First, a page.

A Weymann mandolute
from the 1920s or 1930s
Classification String instrument (plucked)
Hornbostel–Sachs classification321.322
(Composite chordophone)
Developed20th century
Related instruments
Weymann and Son

The Weymann Mandolute was one of the products sold under Weymann, the Philadelphia-based brand of Weymann and Sons, established 1864.[1] The 'mandolutes' were actually mandolins with 8 strings and tuned exactly like as the same. The scale length is also within the standard mandolin scale; between 13 inches (330 mm) and 13-7/8 inches (352 mm). They advertised using scientific principles to create vibrations, power and volume as well as sustained sweet and mellow tones, all in the same instrument.[1]


Weymann and Son was a Philadelphia company, manufacturers of Weymann and Keystone State musical instruments.[1] They manufactured the mandolute during the early 20th century.[1] They also had a retail store on 1010 Chestnut Street.[1] They advertised in the Philadelphia papers, with advertisements pushing culture. Young men and women, sitting around in a formal parlor setting, playing music together on Weymann Mandolins, dancing together around a Victrola record player.[2] The Mandolutes sold from $25 to $75 in 1913.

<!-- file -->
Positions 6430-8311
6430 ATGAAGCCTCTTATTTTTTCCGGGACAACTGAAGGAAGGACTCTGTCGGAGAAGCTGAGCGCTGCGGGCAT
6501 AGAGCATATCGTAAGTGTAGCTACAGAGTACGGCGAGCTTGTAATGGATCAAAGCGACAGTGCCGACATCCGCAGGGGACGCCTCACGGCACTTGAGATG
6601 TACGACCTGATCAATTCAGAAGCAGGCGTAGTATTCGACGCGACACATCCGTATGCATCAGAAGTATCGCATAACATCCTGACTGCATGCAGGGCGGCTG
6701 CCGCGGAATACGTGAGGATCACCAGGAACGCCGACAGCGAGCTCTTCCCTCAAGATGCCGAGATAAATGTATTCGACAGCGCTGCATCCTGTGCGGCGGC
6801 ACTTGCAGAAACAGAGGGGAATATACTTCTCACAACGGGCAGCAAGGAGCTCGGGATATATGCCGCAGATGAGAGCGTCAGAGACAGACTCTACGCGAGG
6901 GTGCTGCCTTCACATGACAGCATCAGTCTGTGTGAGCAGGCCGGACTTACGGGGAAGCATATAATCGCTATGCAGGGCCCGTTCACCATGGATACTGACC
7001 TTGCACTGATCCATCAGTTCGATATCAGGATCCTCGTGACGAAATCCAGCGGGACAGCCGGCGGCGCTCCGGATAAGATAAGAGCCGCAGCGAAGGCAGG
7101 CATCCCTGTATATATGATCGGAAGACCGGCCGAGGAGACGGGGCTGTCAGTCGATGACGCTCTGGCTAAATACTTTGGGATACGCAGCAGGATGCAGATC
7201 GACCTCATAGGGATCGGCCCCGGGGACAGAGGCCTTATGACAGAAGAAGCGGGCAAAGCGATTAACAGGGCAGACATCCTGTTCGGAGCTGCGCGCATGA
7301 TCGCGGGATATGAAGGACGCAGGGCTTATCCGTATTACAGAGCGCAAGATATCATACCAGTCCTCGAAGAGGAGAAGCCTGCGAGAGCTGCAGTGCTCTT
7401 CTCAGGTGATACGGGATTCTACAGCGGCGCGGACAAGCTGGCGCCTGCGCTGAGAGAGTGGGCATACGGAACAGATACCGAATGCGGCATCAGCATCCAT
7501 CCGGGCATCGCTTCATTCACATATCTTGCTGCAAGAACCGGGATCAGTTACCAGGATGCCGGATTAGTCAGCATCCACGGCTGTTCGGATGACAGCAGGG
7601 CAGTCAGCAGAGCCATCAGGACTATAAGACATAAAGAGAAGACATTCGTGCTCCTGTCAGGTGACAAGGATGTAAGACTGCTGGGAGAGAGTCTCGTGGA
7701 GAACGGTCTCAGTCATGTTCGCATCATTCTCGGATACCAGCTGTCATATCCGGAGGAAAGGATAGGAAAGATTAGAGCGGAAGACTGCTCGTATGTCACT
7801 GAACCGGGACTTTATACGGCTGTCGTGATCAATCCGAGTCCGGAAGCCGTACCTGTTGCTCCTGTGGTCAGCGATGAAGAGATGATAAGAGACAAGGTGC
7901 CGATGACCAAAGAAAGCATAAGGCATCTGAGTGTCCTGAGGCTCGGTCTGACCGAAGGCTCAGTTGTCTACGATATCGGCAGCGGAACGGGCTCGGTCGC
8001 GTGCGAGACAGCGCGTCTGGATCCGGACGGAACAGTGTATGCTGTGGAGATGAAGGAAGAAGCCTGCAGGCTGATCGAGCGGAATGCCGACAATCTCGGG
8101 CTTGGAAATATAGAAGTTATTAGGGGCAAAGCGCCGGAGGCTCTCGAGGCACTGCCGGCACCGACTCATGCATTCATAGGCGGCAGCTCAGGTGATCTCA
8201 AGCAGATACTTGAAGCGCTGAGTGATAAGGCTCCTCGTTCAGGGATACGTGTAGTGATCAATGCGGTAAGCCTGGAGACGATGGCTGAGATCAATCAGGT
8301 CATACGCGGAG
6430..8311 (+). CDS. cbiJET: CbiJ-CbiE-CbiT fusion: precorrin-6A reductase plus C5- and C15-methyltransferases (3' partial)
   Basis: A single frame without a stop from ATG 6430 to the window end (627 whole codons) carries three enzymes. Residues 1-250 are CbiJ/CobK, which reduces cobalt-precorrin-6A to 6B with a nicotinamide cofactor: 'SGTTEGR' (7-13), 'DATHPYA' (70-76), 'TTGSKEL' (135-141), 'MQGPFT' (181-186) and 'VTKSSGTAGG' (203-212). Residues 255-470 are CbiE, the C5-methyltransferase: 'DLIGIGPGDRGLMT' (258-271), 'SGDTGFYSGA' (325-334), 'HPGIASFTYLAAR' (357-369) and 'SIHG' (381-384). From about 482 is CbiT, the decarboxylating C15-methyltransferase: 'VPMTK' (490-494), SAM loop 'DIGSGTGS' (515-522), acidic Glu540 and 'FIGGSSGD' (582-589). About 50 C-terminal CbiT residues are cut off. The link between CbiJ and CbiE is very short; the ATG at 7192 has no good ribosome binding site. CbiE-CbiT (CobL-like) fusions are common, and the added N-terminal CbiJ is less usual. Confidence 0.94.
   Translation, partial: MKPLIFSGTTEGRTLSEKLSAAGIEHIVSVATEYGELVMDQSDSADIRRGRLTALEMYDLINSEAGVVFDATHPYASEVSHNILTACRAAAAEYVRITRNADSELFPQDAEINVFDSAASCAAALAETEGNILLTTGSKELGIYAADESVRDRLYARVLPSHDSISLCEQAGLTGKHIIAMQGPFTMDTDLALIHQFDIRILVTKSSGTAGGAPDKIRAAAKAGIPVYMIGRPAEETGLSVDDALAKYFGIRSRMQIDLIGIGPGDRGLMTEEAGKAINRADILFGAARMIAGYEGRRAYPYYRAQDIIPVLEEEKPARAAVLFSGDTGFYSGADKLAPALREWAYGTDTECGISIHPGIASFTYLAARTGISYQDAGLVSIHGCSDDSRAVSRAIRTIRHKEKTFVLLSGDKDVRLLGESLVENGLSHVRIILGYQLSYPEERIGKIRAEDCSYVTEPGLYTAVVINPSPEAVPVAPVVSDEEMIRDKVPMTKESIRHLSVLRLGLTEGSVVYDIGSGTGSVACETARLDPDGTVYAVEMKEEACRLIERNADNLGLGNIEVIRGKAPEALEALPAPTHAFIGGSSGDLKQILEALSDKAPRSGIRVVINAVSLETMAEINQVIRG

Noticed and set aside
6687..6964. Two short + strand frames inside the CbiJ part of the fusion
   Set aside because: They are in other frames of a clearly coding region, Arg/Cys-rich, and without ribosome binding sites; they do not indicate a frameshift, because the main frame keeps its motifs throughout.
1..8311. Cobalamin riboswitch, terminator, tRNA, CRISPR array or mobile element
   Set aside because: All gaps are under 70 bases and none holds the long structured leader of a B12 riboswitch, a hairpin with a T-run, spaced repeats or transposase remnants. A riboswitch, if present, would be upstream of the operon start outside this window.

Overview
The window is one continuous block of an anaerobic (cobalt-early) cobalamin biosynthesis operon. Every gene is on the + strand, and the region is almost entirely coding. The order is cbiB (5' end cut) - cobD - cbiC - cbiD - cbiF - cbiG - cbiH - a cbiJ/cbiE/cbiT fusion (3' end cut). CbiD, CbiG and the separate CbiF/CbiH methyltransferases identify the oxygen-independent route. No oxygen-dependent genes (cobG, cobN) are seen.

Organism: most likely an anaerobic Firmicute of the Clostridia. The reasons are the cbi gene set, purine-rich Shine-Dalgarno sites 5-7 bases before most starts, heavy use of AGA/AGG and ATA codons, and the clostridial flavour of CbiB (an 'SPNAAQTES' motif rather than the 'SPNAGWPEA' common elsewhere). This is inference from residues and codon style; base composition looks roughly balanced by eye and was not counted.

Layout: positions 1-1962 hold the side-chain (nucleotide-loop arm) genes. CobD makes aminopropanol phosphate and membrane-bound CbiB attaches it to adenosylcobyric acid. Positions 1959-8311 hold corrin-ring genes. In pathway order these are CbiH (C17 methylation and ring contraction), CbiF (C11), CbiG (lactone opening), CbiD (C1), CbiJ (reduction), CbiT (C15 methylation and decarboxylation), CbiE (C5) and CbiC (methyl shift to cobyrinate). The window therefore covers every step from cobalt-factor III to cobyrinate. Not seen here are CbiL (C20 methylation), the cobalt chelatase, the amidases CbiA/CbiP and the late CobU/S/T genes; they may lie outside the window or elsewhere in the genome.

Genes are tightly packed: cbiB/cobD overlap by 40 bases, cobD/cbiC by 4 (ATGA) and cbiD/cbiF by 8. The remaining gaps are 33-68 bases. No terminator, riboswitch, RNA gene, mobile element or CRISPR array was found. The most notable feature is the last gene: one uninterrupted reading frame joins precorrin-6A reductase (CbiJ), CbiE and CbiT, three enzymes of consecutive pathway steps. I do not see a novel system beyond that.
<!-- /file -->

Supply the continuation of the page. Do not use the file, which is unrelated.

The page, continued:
See also


  1. ^ a b c d e "Weymann Mandolute, The Latest Improvement in Mandolin Contstruction". The Philadelphia Inquirer. Philadelphia. 7 October 1911. p. 3. Retrieved 25 July 2017.
  2. ^ "Have your Grand Opera Favorite on the Greatest Entertainer in the World". The Philadelphia Inquirer. Philadelphia. 10 November 1913. p. 4. Retrieved 25 July 2017.